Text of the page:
A news item published in The New Indian Express (Chennai Edition).
February 27, 1995
Hams making waves in communications
Beep,beep,beep.... The amateur radio operators or hams in Neyveli are back in the air and are humming with activity after a long gap.
Amateur radio, popularly known as 'ham' radio, is a fascinating and scientific hobby but costly, too. It requires special skill to operate the transmitter and receiver.
A casual chat with president P.Ramarasu and general secretary V.Venkatesh of Neyveli Amateur Radio club, which recently celebrated its anniversary, revealed interesting details about ham operation.
They said hams exchanged messages of technical interest or of personal interest to develop their skill in radio communication techniques through this hobby. News, music, tape-recordings and political discussions are forbidden according to the rules.
A ham may communicate either by talking (voice mode) or through his computer. Some of the hams do not confine themselves to talking to hams nearby but conduct experiments in radio communication by bouching their signals to reach far-off stations.
Technical co-ordinator R.Mahadevan said the price of the equipment ranged from Rs.1,000 to Rs. one lakh in the open market. he said a reasonably good set could be assembled at home by purchasing the necessary spares from junk shops and the total cost would come to around Rs.6,000.
Before operating a ham radio, one should get a licence from the Wireless Planning and Co-ordination (WPC) wing of the Department of Telecommunications in the Ministry of Communications, after passing their relevant examination conducted by the WPC wing. There are four grades of licences and the extent of priveleges depends on the grades.
According to enquires, around 100 persons took the examination from Neyveli in 1985 and only 45 emerged successful. But owing to lack of apparatus and their being employed in various parts of the country they could not pursue ham activies.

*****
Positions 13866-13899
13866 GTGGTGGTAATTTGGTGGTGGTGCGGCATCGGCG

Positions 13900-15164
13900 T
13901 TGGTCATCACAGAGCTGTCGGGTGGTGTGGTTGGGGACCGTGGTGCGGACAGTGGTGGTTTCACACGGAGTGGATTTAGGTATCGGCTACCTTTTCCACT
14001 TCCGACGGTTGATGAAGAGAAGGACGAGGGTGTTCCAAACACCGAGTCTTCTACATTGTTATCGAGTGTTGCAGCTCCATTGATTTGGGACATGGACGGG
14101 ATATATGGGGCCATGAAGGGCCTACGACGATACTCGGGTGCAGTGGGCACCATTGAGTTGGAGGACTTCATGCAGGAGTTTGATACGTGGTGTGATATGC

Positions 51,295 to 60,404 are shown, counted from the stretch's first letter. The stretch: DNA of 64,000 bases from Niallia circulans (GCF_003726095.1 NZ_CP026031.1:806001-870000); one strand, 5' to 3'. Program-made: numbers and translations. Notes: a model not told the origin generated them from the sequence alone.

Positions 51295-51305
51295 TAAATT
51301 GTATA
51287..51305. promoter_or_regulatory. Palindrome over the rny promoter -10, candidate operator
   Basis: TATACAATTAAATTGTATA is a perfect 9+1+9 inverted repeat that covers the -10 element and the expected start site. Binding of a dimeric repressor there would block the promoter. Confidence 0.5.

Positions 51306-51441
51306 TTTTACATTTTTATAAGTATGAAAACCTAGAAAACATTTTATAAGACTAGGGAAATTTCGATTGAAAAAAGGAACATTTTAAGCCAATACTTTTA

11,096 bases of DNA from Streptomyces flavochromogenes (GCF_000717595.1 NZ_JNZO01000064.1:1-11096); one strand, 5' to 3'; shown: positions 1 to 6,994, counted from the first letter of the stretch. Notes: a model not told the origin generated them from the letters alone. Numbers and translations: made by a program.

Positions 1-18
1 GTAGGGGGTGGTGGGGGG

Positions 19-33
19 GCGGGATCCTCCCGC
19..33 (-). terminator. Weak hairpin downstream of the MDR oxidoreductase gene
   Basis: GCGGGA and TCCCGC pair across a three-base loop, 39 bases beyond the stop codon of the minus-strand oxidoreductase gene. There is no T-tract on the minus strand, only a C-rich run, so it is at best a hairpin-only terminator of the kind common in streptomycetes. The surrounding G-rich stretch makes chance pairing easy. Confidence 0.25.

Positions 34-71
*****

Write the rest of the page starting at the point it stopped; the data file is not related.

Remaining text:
Neyveli being an important industrial town in the world. Mr. Ramarasu and Mr. Venkatesan wanted to revive ham activities and start an exclusive club. they launched the Neyveli Amateur Radio Club with an active membership of 25 hams.
They have even applied to the Ministry of Telecommunications for a call sign of their own - VUZ NLC. The NLSC had also promised to provide accommodation to house the club so as to serve as a meeting point for hams.
At present there are six assembly units on which new hams could be trained. Continuous practice will enable out to acquire perfection in operating hams.
Hobby apart, hams also render public service during emergencies and whenever natural calamities like cyclones, floods, earthquakes strike anywhere in the country. They rush to the scene of disaster and instal their radio stations to organise rescue and relief works. They also pass on messages seeking urgent blood transfusion, life-saving drugs or specialist medical advice normal times.
The importance of ham service was felt during the 1993 cyclone and floods in Tamil Nadu, according to Mr. Mahadevan and Mr. Venkatesan. they said hams also acted as relay stations to pass on urgent messages to the southern-most districts of Tamil Nadu when a devastating earthquake shook Maharashtra on September 30,1993.
Author - Mr.S.Gururajan